Another noted astronomer has added his name to the list of scientists calling on the planet’s governments to mount some type of defense system against potential doomsday asteroids before it is too late. And he says that “several hundred million euros” should be spent every year to keep the planet safe.
The Daily Mail reported this week that U.K. Astronomer Royal Lord Martin Rees, speaking at a press conference in Luxembourg, warned the world’s governments that Earth’s present asteroid defense system was totally inadequate against the imminent threat of an asteroid strike.
“I think we are all aware that we on planet Earth are vulnerable to impacts from outside; we know evidence these have happened in the past,” Lord Rees said.
“It may not be the greatest risk, or highest profile short term risk, confronting Earth, but if you make an assessment of what insurance premium it is worth paying in order to reduce impact, you would come up with a figure of several hundred million euros a year — which the world should be spending to reduce this risk.”
In fact, there are only two asteroid detection systems in place at the moment, according to NPR. NASA’s Scout and Sentry computer programs scan the skies daily via bought time on any number of telescopes around the world. Scout, which launched late last year, looks for Near-Earth Objects, quickly calculates the threat risk, and alerts the Minor Planet Center at the Smithsonian Astrophysical Observatory. Sentry complements Scout in that it searches for asteroids large enough to take out a city.
Though these systems are in place, they cannot observe everything in the sky. And even if they did find an asteroid that could potentially wipe out a city or region or worse, there is no deflection system in place to mitigate the doomsday asteroid’s approach.
Lord Rees advised the world’s governments to invest in a better detection system and having it work in tandem with a deflection system. At least, then the potential for asteroid collisions would leave the Earth in a less vulnerable position.
He said, “We know that asteroids pose risks to Earth and recent advances in sensor technology have radically improved our ability to detect and deflect these Near-Earth objects.”
Of course, Lord Rees is not the first expert to warn of the imminent threat of doomsday asteroids. In September, John Holdre, director of the Office of Science and Technology Policy, warned that an asteroid impact could “do a lot of damage to the Earth,” pointing out the surprising appearance and subsequent destruction wrought by the Tunguska Incident of 1908 in Russia and the more recent detonation of the Chelyabinsk meteor (also in Russia) in the sky in February 2013. There had been no warning for either of these events.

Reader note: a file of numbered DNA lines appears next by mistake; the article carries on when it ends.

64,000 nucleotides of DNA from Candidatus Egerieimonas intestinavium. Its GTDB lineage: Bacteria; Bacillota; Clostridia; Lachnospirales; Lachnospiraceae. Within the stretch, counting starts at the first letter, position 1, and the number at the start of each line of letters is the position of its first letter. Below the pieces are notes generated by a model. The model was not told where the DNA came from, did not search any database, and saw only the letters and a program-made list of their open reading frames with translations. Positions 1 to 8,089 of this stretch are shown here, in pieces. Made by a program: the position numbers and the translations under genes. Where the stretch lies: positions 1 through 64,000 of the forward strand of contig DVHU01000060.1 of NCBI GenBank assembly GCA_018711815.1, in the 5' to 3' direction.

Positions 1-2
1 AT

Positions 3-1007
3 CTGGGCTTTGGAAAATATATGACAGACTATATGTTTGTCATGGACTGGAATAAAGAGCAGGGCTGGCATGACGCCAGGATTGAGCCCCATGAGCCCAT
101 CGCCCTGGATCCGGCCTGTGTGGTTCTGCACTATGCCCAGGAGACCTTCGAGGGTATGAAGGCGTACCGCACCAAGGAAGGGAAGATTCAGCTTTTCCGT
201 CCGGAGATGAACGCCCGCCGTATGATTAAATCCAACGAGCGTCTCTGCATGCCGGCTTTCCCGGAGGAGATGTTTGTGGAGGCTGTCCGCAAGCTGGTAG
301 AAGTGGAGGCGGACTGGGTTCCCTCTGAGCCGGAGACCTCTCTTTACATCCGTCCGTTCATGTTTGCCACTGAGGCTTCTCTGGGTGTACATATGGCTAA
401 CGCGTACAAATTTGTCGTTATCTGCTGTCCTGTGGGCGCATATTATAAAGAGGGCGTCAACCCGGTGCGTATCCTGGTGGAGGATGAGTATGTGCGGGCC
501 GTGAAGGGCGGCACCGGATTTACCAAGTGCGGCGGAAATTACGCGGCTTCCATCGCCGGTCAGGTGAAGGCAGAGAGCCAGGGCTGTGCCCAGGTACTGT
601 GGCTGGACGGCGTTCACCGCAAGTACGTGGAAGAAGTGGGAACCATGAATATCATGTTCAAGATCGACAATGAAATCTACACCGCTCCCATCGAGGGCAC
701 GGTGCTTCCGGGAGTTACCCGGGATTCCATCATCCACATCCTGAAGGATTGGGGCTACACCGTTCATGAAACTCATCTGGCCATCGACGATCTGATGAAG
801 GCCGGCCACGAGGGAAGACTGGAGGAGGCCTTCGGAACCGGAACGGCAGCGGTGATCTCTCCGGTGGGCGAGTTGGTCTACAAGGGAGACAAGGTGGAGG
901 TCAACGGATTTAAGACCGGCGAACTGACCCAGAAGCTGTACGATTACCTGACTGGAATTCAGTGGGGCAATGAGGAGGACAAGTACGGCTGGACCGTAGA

To drive the point further, there was a recent flurry of just-discovered asteroids that made passes relatively close to the Earth as well. Three asteroids were all discovered just days before hurtling past the Earth, but, fortunately, not one of them was headed directly for Earth.
Besides, as NASA’s Dr. Joseph Nuth told a gathering of scientists in San Francisco in December, even if Earth’s governments, space agencies, and private space companies were given ample notice, the state of readiness for any type of defensive deflection spacecraft stands at five years from conception to reality. As he noted, according to the Inquisitr, there was a 22-month window on the Shoemaker-Levy 9 comet that impacted on Jupiter in 1994. That comet, estimated to be roughly 1.8 kilometers (1.2 miles) in diameter (prior to break-up), would have been a destroyer of some magnitude, no matter how much it might break apart on entry into the Earth’s atmosphere. In fact, the break-up might make things even worse as multiple fragments impact the Earth.
Regardless, due to the lack of any realistic preparations for mitigation, getting a deflection vehicle launched would take at least a year and many of the Near-Earth Objects are not giving a nearly defenseless Earth anywhere near that amount of time to stage a defense.
Warning that the Earth was due a “dinosaur-killer” at any moment, relatively speaking, he told the gathering that the “biggest problem” was that “there’s not a hell of a lot we can do about it at the moment.”
The conference Nuth was attending? Scientists were presenting plans for asteroid detection and deflection.
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